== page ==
The presidency isn’t the only position up for election in November. National, state, and local positions are on the ballot as well. To accomplish what the president wants, he needs the support of some of these officials. Without that support, we oftentimes have gridlock, where nothing seems to get accomplished politically on the national level. Gridlock is frustrating and seems inefficient, so it would make sense that stock market returns would be worse under a divided government, where different political parties control the presidency and one or both houses of Congress.
History tells a different story though, as the stock market has performed well under both divided and unified governments. In fact, as the chart below shows, average stock market returns are actually higher in years of divided government!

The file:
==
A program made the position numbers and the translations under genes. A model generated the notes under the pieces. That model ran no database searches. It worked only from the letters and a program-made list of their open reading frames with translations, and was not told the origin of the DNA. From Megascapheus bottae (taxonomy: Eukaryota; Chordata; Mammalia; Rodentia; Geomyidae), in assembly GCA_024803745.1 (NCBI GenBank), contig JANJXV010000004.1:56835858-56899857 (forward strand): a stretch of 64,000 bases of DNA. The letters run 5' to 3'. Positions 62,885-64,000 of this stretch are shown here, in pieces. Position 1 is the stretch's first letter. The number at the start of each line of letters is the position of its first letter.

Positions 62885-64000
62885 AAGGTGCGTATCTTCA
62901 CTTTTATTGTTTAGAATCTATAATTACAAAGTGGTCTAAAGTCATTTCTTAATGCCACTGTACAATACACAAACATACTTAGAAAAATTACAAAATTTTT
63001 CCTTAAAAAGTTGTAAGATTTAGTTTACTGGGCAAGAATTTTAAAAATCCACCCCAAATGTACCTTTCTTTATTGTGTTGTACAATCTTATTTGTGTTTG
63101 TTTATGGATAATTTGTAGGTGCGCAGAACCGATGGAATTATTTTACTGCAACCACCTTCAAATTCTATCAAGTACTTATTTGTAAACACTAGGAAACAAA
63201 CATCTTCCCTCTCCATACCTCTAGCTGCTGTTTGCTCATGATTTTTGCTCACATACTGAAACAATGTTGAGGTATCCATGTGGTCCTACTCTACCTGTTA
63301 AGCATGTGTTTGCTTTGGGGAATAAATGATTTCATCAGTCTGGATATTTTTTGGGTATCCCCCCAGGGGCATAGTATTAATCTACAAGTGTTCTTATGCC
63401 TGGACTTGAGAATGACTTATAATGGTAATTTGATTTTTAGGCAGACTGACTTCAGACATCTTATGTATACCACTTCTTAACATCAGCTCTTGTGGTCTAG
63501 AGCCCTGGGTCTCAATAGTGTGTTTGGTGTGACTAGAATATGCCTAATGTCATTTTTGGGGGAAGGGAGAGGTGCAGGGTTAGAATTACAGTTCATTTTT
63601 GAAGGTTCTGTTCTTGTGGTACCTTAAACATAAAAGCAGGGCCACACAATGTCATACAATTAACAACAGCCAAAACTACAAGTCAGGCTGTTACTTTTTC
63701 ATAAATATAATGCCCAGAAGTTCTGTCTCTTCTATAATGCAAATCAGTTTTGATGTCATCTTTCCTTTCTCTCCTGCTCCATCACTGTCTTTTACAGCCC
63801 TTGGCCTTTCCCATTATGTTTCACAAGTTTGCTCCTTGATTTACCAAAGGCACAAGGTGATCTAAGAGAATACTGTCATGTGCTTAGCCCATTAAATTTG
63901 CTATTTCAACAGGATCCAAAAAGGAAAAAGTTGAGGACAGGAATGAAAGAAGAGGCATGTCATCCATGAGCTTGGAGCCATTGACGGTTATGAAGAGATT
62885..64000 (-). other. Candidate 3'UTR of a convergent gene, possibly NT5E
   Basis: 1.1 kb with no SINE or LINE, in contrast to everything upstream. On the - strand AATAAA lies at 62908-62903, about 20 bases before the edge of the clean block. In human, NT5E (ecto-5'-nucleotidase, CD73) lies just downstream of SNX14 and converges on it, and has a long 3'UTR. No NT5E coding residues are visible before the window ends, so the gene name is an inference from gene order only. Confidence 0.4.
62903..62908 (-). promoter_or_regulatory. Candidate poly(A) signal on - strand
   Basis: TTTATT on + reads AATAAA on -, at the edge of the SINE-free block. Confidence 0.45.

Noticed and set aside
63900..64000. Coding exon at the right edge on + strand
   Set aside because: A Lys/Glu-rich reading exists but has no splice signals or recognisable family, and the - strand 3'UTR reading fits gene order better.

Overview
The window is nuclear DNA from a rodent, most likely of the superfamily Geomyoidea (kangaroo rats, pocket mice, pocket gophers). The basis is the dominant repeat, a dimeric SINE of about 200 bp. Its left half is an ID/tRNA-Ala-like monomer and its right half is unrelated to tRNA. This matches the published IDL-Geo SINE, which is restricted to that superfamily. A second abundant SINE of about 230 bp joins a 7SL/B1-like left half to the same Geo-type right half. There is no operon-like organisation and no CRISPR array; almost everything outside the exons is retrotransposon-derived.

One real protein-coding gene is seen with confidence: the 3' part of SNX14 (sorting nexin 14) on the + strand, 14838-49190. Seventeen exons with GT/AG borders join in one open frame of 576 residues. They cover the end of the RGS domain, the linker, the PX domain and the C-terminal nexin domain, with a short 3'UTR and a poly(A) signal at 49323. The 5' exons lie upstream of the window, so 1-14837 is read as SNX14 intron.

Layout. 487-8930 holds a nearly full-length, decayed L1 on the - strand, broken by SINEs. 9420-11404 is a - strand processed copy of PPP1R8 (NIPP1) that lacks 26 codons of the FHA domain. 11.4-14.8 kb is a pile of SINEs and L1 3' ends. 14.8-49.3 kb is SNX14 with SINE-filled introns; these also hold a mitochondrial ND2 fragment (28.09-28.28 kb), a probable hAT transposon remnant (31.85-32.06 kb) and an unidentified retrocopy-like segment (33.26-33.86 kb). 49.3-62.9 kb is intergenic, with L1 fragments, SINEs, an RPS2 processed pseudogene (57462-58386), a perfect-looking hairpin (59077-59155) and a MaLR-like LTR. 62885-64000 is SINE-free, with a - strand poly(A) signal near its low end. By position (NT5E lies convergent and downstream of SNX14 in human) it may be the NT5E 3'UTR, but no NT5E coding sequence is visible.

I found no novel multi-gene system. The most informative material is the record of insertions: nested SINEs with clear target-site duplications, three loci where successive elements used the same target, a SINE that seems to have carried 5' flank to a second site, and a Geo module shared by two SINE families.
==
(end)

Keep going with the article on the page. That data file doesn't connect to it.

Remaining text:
Oftentimes, the checks and balances of a divided government keep both sides from implementing an extreme agenda. A government with both party views also encourages bipartisanship and compromise, which can promote solutions that benefit a wider range of citizens, and a stronger economy. Although gridlock is frustrating, history proves that the effect on the stock market is a healthy one.